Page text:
John Wayland Smith: Another Old One who lives near Will Stanton; he is also a skilled smith. Though he is affiliated with the Light, he aids all who pass in his smithy. It is suggested that he might be the legendary Saxon smith, Weyland, the Saxon equivalent of the legendary elf smith Volund.
Things of Power: The Old Ones have four Things of Power that will be used in the final battle which will allow them to defeat the Dark: the circle of Signs, the Grail, the Harp, and the Sword. They are obtained in The Dark Is Rising, Over Sea, Under Stone, The Grey King, and Silver on the Tree, respectively. Greenwitch is the story of the recovery of the stolen Grail.
- The Signs: A set of six circles quartered (divided evenly in four sections) by crosses. The six signs are each made of a different material and represent a different element: wood, bronze, iron, water, fire, and stone. The six Signs represent the Six champions of the Light, referred to in the recurring Poem of the Dark Is Rising series, as "three from the Circle, three from the Track". When used, the signs have the power to repel the Dark.
- The Grail: Made in imitation of the Holy Grail from the King Arthur legends, it is an artifact of power used by the Light. There are markings on it in a writing similar to Ogham, which is long lost. It is eventually translated by the Old Ones, thanks to a coded manuscript inside a metal case held by the Greenwitch.
- The Harp (the harp of gold): A golden harp that is obtained by Will Stanton and Bran Davies from a triumvirate of the High Magic by answering three riddles. The Light uses it in The Grey King in order to wake the Sleepers in preparation for the final battle. Whoever plays the harp creates powerful music that negates any magic, through the protection of the High Magic.
- The Crystal Sword: A magical sword, commissioned by the Light, crafted in the magical Lost Lands by the Lost King. It is named Eirias; therefore, "blazing", also called sword of the sunrise. In the presence of the Dark, it burns with blue fire. It can cut portals through magical barriers, as seen in Silver on the Tree, and is encased in a magical scabbard of invisibility. It is used by Bran Davies, the Pendragon, heir of King Arthur, to cut the one fully blossomed silver flower on the Midsummer's Tree, which is caught by Merriman.
The Book of Gramarye: The ancient Book of the Old Ones, it is an Old One's rite of passage, while also teaching everything about their powers, and through it, they experience the magical spells. Gramarye, or grimoire, from the Old French word grammaire and the Old English word grammar, initially referred to all books, most written in Latin, which almost no one could read, and perceived by the masses as "magical". The Book of Gramarye is protected by an enchanted device of a pendulum in a longcase clock, that if touched, will detonate and destroy any human that attempts to gain access to the book. This powerful book is further protected in that it is written in the Old Speech, which only an Old One can read and understand. It is blasted out of existence by Merriman after Will has read it.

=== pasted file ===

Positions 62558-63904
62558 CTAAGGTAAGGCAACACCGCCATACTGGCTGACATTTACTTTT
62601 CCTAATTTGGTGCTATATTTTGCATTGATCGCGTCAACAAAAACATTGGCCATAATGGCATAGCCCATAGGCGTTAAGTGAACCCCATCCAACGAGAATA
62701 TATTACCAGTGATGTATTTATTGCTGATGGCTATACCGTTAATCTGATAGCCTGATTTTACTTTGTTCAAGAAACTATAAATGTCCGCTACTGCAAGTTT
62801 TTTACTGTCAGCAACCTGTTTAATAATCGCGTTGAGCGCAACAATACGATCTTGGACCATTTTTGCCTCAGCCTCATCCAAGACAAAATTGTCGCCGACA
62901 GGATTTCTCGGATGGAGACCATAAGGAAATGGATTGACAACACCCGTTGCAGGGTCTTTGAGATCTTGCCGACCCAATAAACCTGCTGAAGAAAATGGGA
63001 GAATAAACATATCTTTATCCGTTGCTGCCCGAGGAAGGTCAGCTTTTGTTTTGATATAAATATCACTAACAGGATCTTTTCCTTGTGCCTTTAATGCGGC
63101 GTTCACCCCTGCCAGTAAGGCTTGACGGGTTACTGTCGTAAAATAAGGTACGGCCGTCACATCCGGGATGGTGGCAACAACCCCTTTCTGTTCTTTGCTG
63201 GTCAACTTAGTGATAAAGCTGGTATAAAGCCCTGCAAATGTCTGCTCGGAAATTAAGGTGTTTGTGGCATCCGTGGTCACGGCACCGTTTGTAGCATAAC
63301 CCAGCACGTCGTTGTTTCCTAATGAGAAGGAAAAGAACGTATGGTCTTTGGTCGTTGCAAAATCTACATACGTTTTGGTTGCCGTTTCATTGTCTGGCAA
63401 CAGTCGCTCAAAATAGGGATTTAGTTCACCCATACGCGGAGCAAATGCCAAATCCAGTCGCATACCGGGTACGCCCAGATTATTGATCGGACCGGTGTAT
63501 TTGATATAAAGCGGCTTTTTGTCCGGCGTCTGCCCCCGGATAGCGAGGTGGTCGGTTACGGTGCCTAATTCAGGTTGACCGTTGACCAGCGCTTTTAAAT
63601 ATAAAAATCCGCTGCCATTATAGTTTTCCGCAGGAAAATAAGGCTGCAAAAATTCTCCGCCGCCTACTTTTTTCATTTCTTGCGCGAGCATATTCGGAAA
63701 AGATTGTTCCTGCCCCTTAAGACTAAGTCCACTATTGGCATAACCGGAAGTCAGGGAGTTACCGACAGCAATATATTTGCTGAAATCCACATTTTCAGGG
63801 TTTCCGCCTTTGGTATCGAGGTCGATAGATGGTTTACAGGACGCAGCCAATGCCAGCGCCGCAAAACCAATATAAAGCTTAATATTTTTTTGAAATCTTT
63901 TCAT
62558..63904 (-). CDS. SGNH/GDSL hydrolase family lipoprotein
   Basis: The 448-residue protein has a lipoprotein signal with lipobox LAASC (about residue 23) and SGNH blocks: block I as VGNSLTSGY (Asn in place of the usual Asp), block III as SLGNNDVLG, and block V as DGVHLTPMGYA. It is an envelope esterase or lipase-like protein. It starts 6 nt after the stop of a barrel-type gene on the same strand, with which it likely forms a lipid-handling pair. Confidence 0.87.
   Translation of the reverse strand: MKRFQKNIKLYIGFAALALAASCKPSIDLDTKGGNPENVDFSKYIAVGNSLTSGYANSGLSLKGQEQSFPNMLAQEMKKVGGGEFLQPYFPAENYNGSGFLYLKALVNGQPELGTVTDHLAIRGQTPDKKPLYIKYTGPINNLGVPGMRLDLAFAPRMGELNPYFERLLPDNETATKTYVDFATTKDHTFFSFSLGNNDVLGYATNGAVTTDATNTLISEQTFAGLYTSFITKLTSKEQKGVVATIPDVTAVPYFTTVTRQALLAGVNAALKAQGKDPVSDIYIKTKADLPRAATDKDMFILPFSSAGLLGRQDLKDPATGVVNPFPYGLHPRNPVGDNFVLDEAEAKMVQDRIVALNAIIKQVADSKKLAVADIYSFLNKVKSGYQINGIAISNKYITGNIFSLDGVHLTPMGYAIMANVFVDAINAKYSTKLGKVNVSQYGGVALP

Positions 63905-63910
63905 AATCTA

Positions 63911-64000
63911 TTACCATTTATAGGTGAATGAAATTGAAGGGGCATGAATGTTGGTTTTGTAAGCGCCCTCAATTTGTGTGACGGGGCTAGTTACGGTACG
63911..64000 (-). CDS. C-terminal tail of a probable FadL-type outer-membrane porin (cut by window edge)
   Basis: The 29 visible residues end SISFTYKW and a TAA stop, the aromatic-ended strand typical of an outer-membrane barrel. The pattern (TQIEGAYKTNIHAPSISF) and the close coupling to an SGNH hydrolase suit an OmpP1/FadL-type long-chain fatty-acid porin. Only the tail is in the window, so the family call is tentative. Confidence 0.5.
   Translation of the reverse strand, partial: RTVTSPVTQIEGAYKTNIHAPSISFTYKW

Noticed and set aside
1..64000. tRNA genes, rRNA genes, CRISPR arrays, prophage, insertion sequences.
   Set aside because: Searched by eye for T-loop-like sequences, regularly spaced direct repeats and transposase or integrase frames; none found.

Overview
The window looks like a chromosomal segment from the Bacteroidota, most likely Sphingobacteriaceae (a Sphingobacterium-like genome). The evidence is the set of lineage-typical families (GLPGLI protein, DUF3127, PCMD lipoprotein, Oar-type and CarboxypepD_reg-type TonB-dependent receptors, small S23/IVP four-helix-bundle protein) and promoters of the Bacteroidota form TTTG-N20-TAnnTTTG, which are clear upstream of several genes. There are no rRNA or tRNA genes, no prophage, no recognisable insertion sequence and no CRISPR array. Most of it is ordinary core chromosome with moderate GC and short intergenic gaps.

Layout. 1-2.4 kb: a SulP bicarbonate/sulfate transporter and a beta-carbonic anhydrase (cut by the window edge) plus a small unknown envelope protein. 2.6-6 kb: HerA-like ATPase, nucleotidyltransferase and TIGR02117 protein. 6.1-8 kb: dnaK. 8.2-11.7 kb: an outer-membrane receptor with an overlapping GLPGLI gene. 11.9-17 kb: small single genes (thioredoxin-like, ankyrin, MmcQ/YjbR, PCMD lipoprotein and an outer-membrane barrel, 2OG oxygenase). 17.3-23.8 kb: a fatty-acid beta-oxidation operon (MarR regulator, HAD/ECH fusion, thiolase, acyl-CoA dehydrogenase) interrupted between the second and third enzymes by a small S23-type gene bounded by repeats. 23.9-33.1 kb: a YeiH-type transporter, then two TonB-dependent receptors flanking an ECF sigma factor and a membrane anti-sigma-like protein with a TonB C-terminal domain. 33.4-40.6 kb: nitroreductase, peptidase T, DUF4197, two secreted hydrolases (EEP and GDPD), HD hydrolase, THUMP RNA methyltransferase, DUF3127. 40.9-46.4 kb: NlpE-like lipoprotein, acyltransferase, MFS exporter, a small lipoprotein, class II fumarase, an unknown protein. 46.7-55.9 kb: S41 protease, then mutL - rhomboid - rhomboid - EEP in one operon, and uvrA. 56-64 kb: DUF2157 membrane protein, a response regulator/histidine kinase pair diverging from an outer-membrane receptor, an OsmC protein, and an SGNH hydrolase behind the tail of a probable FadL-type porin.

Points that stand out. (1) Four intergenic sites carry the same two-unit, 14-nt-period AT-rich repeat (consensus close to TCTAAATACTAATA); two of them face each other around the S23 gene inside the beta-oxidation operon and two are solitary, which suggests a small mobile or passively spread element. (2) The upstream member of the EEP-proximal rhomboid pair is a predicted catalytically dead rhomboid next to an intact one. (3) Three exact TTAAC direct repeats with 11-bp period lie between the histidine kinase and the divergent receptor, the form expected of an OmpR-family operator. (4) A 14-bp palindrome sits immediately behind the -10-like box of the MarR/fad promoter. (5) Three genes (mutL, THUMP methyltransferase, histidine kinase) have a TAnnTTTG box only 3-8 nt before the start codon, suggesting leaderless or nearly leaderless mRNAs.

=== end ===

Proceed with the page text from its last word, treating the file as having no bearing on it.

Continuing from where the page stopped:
The Doors: A set of carved oak doors that lead through Time. Old Ones can summon these doors to appear at will to transport themselves through time and space. The doors disappear when the Old Ones pass through them, accompanied by the haunting bell chime music of the Light. Their origin is not explained in the books.
Midsummer's Tree: In Chiltern, England, The Tree produces a silver flower, which blooms once every 700 years, and is the final challenge for the Six of the Light. The person who obtains the silver flower gains control of the High Magic, to put out of Time the Dark or the Light forever. Bran Davies, the Pendragon and heir of King Arthur, wields the Crystal Sword to cut the fully blossomed silver flower on the Midsummer's Tree, which is caught by Merriman, making the Light victorious.
Old Magic: A powerful elemental magic, of which the Light and the Dark are the two opposite extremes.
Wild Magic: The magic of nature, first used in The Dark Is Rising to provide strength to the forces of the Light in the book's final battle. In Greenwitch, we learn that the Wild Magic is equal in strength to both the Dark and the Light, but that it stands apart and is unaffected by either.
High Magic: The most powerful magic, being of the Cosmos. A spell of this type is used by the Old Ones in Greenwitch to be able to communicate with Tethys, the Queen of the Sea, and plead for her help in obtaining the scroll that will help translate the writing on the Grail. In The Grey King, Will Stanton and Bran Davies obtain the Harp of Gold from a place guarded by the High Magic after being tested by a Lord of the Dark, a Lord of the Light, and a Lord of the High Magic.
Old Speech is the spoken form of the ancient language of the Old Ones. When an Old One comes to power, this language is used instinctively by the Old One when speaking to members of the Light or the Dark. Will Stanton begins to do this without even realizing it. When an Old One speaks the Old Speech in front of a normal human, it will sound like gibberish. Some agents of the Dark, such as the Rider, can also speak Old Speech, but with a distinctive accent which gives them away to the Old Ones.